Shortly after I retired, I was leafing through the local paper. There was a 4-page list, in small print, of unclaimed property held by the state of Missouri. I didn’t purposefully look, just glanced, and happened to see the name of a patient, a retired physician. I called him. “Charlie, I saw your name in the paper for unclaimed property”. (Laughter). “Bob, thanks for calling, but that’s not me” (More laughter). “He’s not a relative, and he’s on the list because he’s in and out of jail”.
    RMD comment: if you do have some unclaimed property and discover it from reading this newsletter, give me a heads-up. I’d just like to know.
    In the 1947 film “Miracle on 34th Street”, a department store Santa (played by Edmund Gwenn) claims to be the real Santa. When the Post Office, a branch of the US Government, delivers letters addressed to “Santa Claus” to Gwenn, it is used in court to substantiate his claim.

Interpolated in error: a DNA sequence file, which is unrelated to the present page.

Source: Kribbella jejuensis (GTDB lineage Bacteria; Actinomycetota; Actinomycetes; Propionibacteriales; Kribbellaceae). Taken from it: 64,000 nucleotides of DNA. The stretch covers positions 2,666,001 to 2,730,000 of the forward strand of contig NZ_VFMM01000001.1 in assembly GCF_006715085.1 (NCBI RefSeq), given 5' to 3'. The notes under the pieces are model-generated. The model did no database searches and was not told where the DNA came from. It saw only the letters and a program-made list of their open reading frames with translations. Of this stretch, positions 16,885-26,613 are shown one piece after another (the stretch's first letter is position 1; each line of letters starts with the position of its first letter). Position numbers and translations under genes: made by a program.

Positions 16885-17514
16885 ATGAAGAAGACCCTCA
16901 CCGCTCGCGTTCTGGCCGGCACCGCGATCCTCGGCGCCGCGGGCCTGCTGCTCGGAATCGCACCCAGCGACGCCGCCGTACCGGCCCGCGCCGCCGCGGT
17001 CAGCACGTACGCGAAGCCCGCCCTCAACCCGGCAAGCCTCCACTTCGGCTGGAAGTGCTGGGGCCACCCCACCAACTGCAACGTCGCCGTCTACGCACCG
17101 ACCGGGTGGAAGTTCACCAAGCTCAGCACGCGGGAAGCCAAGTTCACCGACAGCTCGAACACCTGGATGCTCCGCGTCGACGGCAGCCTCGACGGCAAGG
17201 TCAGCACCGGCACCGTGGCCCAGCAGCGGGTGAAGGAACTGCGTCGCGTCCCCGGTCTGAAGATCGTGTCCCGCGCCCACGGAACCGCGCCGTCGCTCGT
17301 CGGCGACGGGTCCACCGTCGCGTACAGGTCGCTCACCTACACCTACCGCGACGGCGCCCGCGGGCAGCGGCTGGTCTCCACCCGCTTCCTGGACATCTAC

RMD comment: There is no better confirmation of time than a postmark. Say you had a conversation with someone that you would like a record of should there be future issues. Write a letter and mail it to yourself. The postmark confirms the date. For this to work, you must not open the letter: it must remain sealed.
    I have already received my money—$31.79, and it took only a week!!
    RMD comment: This is unbelievable. No extra paperwork, no bureaucrat getting their jollies from making you jump through needless hoops. Eric Schmitt is the newly-elected State Treasurer in Missouri. Whatever office he runs for in the future, he has my vote.
    Comments on buying jewelry continue to pour in.
    This is from a Jewish gentleman who grew up on the hard-knocks streets of NYC.
    “In my early 20s, I was very impressed by men who wore expensive jewelry, diamond pinky rings, Patek Philippe or Vacherin Constantine watches, etc. When I sold my business in my 40s, we lived in SF and I went straight to a high-end jeweler. I bought a Patek Calatrava at 40% off list. It’s now worth 3x what I paid for it”.